Sarah Baker and Donatella Versace’s issue of Baroness is a love letter to sisterhood
Celebrating Valentine’s Day with the release of the single Spritz Me With Your Love, the second issue of Baroness tells the tale of a female music mogul outsmarting her blackmailer.
- Laura Snoad
- 14 February 2020
- Reading Time
- 5 minute read
“‘You did not write Spritz Me!’ the blackmail letter accused. Angelina sat at her desktop, gazing into the distance as she tapped her glossy, impeccably-manicured fingernails.” Trashy, glamorous and instantly gripping, this introduction to the second issue of Baroness – an artist’s book from the team behind Baron Magazine – instantly pulls you in to the tantalising tome.
The book is a collaboration between multimedia artist (and Jackie Collins obsessive) Sarah Baker and fashion legend Donatella Versace, who has guest edited the issue as well as styling the clothes and interiors. The book riffs on the pair’s shared love of glitz, garms and sex appeal, while telling the tale of Angelina Marina, the CEO of Narcissist Records, who in her younger days penned the smash hit single Spritz Me With Your Love. But when a blackmailer threatens to undermine her credibility, her fortune and her relationship with her daughter, Angelina (Sarah Baker) teams up with the Baroness (played by Helena Christensen) to track down the rogue and clear her name.
“It would be fair to say that I have been making artwork about Versace since the year 1999,” Sarah Baker, tells Its Nice That when we catch up with her ahead of today’s release of the single Spritz Me with Your Love for Valentine’s Day. “So much of my work has been about exploring the mystique of luxury products, celebrity culture, and fashion, and of course sex (or the idea of what is sexy) inevitably intersects with this focus.” Born in San Francisco and now based in London, Sarah’s practice hinges on performance art but manifests itself in a variety of different outcomes. She has cast herself as Twin Peak’s Laura Palmer for a photo series, created numerous video works and theatrical performances inspired by Jackie Collins’ novels and, for the debut issue of Baroness, performed the role of a sexually charged female photographer called Angel.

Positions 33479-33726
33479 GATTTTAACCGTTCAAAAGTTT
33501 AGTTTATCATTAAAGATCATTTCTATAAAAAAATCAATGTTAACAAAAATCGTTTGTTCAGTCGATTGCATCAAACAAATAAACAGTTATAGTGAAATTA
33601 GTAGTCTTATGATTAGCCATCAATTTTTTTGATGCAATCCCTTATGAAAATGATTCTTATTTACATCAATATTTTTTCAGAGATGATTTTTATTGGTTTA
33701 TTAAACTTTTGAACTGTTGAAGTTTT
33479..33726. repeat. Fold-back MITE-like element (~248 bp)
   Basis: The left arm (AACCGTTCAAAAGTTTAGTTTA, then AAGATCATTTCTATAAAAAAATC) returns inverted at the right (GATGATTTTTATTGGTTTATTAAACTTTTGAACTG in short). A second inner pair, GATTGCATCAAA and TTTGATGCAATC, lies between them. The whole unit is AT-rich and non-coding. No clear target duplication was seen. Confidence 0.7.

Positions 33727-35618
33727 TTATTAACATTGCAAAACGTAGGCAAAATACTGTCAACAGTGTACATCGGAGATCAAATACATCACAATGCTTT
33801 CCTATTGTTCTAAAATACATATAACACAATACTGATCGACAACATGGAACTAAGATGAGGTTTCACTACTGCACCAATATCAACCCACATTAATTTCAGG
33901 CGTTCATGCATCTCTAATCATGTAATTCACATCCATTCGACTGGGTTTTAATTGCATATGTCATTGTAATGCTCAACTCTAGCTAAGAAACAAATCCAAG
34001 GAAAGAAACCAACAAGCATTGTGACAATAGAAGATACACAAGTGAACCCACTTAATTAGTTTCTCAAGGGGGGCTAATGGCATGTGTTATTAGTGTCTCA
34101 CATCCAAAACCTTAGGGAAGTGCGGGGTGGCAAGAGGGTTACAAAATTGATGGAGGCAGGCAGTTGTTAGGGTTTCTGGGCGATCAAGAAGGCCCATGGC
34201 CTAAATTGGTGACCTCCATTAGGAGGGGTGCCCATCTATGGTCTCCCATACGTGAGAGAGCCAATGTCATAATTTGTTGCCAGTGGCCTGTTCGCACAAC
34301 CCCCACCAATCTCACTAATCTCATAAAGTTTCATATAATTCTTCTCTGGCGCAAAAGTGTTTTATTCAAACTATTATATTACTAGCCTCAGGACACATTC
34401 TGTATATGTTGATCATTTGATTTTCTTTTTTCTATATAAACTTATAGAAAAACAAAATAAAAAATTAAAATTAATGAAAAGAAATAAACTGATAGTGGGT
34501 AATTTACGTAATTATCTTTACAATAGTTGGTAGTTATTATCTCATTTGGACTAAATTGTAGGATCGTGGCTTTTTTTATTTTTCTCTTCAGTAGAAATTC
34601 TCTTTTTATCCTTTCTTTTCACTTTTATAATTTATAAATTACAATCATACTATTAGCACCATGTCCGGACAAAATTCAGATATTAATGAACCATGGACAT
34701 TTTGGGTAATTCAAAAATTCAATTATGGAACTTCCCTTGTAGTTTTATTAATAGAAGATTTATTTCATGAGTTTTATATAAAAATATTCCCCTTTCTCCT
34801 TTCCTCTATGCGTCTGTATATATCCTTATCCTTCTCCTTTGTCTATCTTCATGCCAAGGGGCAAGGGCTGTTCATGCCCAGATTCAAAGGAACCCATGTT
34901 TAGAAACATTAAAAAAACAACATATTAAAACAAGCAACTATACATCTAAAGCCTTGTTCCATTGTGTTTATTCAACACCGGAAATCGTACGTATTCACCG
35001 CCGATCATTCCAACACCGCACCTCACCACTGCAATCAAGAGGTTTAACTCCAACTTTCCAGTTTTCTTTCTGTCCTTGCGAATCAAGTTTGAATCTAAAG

Like many an outrageous idea, the concept for the artist’s book was cooked up at a party by Sarah and Baron Magazine founder Matthew Holroyd, before they pitched it to Versace. “I have been obsessed with Gianni Versace designs since I began my artistic practice,” Sarah tells us. “I just loved his no holds barred celebration of grandeur and luxury and the richness of his colours and patterns – Donatella is the continuation of this legacy.” As an artist, Donatella had been a huge inspiration for Sarah, as a creative force and as a business woman. “There is also a tremendous joy and pleasure in dressing up and feeling fabulous and certainly Donatella Versace represents this.”
Working with writer Jamie Huxley and Donatella Versace herself, Sarah and Matthew developed a storyline inspired by romance novels and soap operas. “Originally there was an alien abduction and the main character Angelina was doused in perfume and burnt at a stake!” says Matthew. “But the original story lacked meaning, so we started to explore our sources further and developed the concept of the ‘bitch’.” The team were particularly interested in the character Alexis Carrington from Dynasty, whom they all adored and felt was somewhat demonised in the 80s show. “The final outcome challenges representations of successful women in popular culture being a ‘bitch’ and instead the central female characters work collaboratively together to deal with blackmail and deceit.”